Talking the Tropics With Mike: Melissa weakening over NW Atlantic.... typhoon leaves Japan

Oct. 13, 2019 — The "Buresh Bottom Line": Always be prepared!.....First Alert Hurricane Survival Guide... City of Jacksonville Preparedness Guide... Georgia Hurricane Guide.  

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** There are no tropical threats to Jacksonville/NE Fl. & SE Ga. Melissa is over the NW Atlantic & weakening while New England coastal conditions slowly improve **

..... & we'll need to watch the Caribbean &/or Gulf of Mexico through at least the end of the month for the possibility of attempts at tropical development.

Cat. 5 hurricane Michael devastated the Central Fl. Panhandle one year ago Oct. 10th.  Read my blog about the storm * here *.... my visit to Ground Zero * here *... a podcast of victim's memories in their own words * here *. There will be many local events through the weekend commemorating the storm.

Right now: 

Melissa transitioned to purely tropical over the weekend over the Northwest Atlantic southeast of New England is moving slowly away from New England. The storm is being picked up by a trough moving into the Northeast U.S. & taken out to sea while weakening.  Coastal New England winds & seas will slowly subside.

Melissa will have no impact on Jacksonville/NE Fl./SE Ga.

Generally unsettled conditions continue over the Caribbean.  Low pressure may form within the upcoming week near Central America then move into the SW or Western Gulf of Mexico where some attempts at tropical development will be possible though proximity to land might not allow such.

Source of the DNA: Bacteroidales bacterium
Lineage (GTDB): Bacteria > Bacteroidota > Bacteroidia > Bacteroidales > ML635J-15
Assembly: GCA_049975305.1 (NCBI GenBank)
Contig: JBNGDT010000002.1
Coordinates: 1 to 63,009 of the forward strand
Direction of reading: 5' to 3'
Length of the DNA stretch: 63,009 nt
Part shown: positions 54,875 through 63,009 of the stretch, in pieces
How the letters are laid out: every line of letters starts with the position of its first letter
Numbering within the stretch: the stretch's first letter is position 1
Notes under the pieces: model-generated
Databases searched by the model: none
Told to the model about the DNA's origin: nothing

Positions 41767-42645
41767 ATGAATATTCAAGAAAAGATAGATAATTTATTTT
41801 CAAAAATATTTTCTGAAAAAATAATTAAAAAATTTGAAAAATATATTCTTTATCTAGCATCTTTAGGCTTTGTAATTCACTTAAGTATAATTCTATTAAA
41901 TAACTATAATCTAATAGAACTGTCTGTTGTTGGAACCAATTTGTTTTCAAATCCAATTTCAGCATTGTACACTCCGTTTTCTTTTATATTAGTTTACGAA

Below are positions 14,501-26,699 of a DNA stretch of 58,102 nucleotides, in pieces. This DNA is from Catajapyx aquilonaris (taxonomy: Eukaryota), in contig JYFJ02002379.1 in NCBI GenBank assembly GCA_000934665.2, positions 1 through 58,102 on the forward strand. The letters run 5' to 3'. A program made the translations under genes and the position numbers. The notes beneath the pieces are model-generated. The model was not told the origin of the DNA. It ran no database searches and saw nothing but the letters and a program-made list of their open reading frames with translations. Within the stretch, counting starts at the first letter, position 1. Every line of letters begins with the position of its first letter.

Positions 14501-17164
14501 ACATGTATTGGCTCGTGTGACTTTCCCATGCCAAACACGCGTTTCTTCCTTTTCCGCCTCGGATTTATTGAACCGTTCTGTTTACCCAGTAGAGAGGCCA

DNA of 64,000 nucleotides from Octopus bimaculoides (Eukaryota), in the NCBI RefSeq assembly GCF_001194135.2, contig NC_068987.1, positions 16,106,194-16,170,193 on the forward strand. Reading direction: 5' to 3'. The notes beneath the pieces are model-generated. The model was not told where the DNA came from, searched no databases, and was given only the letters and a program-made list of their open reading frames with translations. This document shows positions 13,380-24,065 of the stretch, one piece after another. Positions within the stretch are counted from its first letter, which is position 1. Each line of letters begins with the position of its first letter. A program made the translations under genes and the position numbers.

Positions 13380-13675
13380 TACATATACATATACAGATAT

A strong tropical wave is coming off the coast of Africa & could briefly develop over the far East Atlantic & impact the Cape Verde Islands.  This system will turn sharply north with no chance at getting across the Atlantic.

Atlantic dust (note the "doughnut" of Melissa in the midst of a large area of dry air/dust):

2019 names..... "Nestor" is next on the Atlantic list (names are picked at random... repeat every 6 years... historic storms are retired (Florence & Michael last year) & Dorian is almost certain to be next:

East Atlantic:

Thunderstorms have been rather persistent over the SW Caribbean.  Some development is possible, but the disturbance will then move into Central America over land by early next week.

Mid & upper level wind shear (enemy of tropical cyclones) analysis (CIMMS). The red lines indicate strong shear of which there is plenty across the Atlantic at the moment:

The Atlantic Basin:

Water vapor imagery (dark blue indicates dry air):

Deep oceanic heat content is extreme over the NW Caribbean:

Sea surface temp. anomalies show a warm Gulf of Mexico, Central & Northwest Atlantic while the "Main Development Region" (MDR) remain cooler than avg.  A pocket of cool water temps. has expanded over the SW Atlantic including the Bahamas:

While parts of the Atlantic are cooler than avg., it's important to realize the water is still warm enough to support tropical systems....

SE U.S. surface map:

Surface analysis centered on the tropical Atlantic:

Surface analysis of the Gulf:


Global tropical activity:

Typhoon "Hagibis" hit Japan Fri. night into Sat. with major impacts on Tokyo - local info. * here *.  The tropical cyclone is becoming post-tropical over the NW Pacific.